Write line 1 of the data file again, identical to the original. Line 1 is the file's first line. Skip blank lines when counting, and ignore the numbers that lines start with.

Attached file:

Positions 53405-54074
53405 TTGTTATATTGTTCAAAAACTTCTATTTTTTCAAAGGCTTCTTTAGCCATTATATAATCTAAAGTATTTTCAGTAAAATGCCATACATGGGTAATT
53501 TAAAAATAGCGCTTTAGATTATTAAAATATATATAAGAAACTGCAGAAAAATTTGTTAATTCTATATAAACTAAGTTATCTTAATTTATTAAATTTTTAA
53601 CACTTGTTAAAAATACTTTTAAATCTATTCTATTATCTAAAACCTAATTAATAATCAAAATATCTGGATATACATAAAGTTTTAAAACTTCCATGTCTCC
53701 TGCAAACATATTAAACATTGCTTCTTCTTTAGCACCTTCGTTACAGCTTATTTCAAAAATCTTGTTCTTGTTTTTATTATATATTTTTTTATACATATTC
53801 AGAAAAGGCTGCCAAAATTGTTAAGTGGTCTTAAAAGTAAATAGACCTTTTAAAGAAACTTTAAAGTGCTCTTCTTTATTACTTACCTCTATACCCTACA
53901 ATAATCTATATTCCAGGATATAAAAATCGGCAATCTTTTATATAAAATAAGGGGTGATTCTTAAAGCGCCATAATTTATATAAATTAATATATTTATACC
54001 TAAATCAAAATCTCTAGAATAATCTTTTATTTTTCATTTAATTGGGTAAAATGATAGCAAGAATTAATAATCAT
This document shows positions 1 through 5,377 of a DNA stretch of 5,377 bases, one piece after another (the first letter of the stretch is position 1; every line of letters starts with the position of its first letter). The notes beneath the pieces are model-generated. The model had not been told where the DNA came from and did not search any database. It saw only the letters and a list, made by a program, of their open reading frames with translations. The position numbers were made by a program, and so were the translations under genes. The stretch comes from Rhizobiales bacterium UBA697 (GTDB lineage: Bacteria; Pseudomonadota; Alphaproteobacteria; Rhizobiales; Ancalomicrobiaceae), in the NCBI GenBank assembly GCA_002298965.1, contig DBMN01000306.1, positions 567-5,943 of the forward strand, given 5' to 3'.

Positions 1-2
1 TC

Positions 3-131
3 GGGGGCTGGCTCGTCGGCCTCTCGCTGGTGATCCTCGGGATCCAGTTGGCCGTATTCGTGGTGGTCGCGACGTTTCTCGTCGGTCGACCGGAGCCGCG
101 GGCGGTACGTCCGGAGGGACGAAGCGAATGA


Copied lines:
Positions 53405-54074